Canada: Court Of Appeal Summaries (February 16-19, 2016)

Last Updated: February 26 2016
Article by John Polyzogopoulos

Civil Decisions

Pickering (City) v. Slade, 2016 ONCA 133
[Simmons, van Rensburg and Roberts JJ.A.]


James Slade and Nancy Slade, in person

Cameron Murkar, for the respondents

Keywords: Municipal Law, Bylaws, Building Permits, Statutory Interpretation, Injunctions,Farming and Food Production Protection Act, ss. 6(2), Procedural Unfairness, Limitation Period, Evidence


The appellants, James and Nancy Slade (the "Slades") appealed a judgment granting an injunction that prevents them from depositing additional fill on their property.  The judgment also requires the Slades to remove deposited fill and to ensure that the grade and elevation of their property complies with what was approved when the building permit was issued. They also appealed the granting of certain ancillary relief.


Did the application judge err in granting the injunction application?

Holding: Appeal dismissed.

Reasoning:  No. The Slades did not show any procedural unfairness or any issue with the applicable limitation period. The bylaw relied on by the respondent, the City of Pickering, prohibits the deposit of fill without a permit. The definition of "fill" includes soil. The application judge made no error in concluding that the Slades deposited fill beyond what is allowed under their building permit.

Also, their operation did not "resemble a normal farming operation" that may have fallen under any applicable exemption.  The Slades provided no evidence at the hearing that they intended to commence farming operations as they had asserted. They also failed to apply for an order under ss. 6(2) of the Farming and Food Production Protection Act.

Fanshawe College of Applied Arts and Technology v. Au Optronics Corporation, 2016 ONCA 131
[Huscroft J.A. (In Chambers)]


Paul J. Bates and Kerry McGladdery-Dent, for the appellant Fanshawe College

Kenneth McEwan, for the respondent AU Optronics Corporation

John Callaghan, for the respondent Hannstar Display Corporation

Keywords: Civil Procedure, Consolidation of Appeals, Appeal as of Right, Appeal with Leave, Divisional Court, Limitation Periods, Discoverability, Competition Act, Courts of Justice Act, s. 6(2), Rules of Civil Procedure, Rule 61.12(3)(d)


Two motions were brought before the Court of Appeal. The first concerned an appeal by the Fanshawe College of Applied Arts and Technology ("Fanshawe") from the order of the motion judge denying a request to amend its statement of claim to add MASS Engineered Design Inc. ("MASS") as a plaintiff in its class action against AU Optronics Corp ("AU") and HannStar Display Corp. ("HannStar"). The motion judge concluded that the proposed amendments expanded the scope of Fanshawe's claim and that MASS's claim was statute-barred. On appeal, Fanshawe claimed AU's factum raised issues beyond the scope of the motion judge's reasons and its appeal and sought an order to strike those paragraphs, or leave to file a reply factum.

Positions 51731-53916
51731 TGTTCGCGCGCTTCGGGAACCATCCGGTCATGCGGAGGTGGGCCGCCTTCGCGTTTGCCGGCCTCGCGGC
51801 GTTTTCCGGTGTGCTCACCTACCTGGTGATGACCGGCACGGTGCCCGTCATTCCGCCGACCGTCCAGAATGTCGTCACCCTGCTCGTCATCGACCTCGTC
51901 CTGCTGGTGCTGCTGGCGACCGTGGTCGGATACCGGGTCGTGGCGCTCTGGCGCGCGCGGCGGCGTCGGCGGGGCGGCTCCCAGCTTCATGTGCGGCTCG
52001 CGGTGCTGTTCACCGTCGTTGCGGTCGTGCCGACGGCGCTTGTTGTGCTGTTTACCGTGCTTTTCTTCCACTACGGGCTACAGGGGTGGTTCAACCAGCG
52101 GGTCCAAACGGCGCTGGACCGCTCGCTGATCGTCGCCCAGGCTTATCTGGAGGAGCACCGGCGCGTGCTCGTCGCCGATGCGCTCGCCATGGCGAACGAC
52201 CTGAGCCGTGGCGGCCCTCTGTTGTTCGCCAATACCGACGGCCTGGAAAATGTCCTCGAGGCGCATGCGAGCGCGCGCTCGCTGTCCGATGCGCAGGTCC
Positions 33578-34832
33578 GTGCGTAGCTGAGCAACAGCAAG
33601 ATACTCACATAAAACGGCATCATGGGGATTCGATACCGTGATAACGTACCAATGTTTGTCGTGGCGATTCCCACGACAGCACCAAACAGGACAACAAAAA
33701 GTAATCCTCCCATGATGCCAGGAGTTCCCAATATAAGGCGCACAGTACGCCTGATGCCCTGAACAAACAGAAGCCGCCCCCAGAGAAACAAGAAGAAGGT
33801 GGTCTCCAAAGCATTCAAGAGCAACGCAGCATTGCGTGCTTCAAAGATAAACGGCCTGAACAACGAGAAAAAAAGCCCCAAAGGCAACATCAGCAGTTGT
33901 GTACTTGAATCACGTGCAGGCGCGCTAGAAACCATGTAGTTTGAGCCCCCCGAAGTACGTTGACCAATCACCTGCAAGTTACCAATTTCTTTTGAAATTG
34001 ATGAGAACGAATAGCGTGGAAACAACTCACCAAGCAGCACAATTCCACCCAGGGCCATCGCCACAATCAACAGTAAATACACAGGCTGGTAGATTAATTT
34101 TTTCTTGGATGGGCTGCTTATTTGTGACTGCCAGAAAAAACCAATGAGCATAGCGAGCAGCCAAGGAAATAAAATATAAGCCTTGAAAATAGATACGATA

The second motion was brought by the respondents, in the context of their appeal from an order by the motion judge dismissing their motion for summary judgment against Fanshawe. The respondents appealed the motion judge's order to this court which was quashed on the basis that the order was interlocutory. The Divisional Court granted leave to appeal, but no date for that appeal has been set. The respondents moved before this court to consolidate their Divisional Court appeal with Fanshawe's appeal because they arise from the same proceedings, were decided by the same motion judge and concern the same facts and overlapping issues.


(1) Should the impugned paragraphs be struck from the respondent's factum?

(2) Should both Fanshawe's appeal to this court and the respondents' appeal to the Divisional Court be consolidated?

Holding: First motion denied, second motion granted.


(1) No. The court found the respondents were entitled to raise the issues and arguments in its factum, even though the court may not deal with all of the issues and arguments raised. The court reasoned that the appeal lies from the order, not the reasons for the order, and accordingly, the respondents were not limited to making arguments in response to the reasons proffered by the motion judge. Rule 61.12(3)(d) of the Rules of Civil Procedure allowed the respondents to raise additional issues in their facta.

In addition, Fanshawe acknowledged that the paragraphs it sought to strike were not inappropriate as the respondents raised arguments concerning defences to the proposed claim. Lastly, the court found that the arguments were raised by the respondents in their facta and in oral argument before the motion judge, who acknowledged that he did not deal with all of them in his decision.

(2) Yes. Fanshawe's motion to amend its statement of claim was brought in response to the respondents' motion for summary judgment. Further, the parties agreed that the question whether the discoverability rule applies to the limitation period set out in the Competition Act arises in both Fanshawe's appeal to this court and the respondents' appeal to the Divisional Court. The court found there was not only an overlap on the discoverability issue, but also in the evidence required for the two appeals.  The two appeals were therefore consolidated to be heard together by the Court of Appeal.

Popack v. Lipszyc, 2016 ONCA 135
[Doherty, Pardu and Benotto JJ.A.]


Marlys A. Edwardh and Daniel Sheppard, for the appellants

Colin P. Stevenson and Neil G. Wilson, for the respondents

Keywords: International Commercial Arbitration, International Commercial Arbitration Act, UNCITRAL Model Law on International Commercial Arbitration, Article 34(2)(a)(iv), Setting Aside Arbitral Decisions, Breach of Natural Justice, Denial of Procedural Fairness, Discretionary Orders, Standard of Review, Deference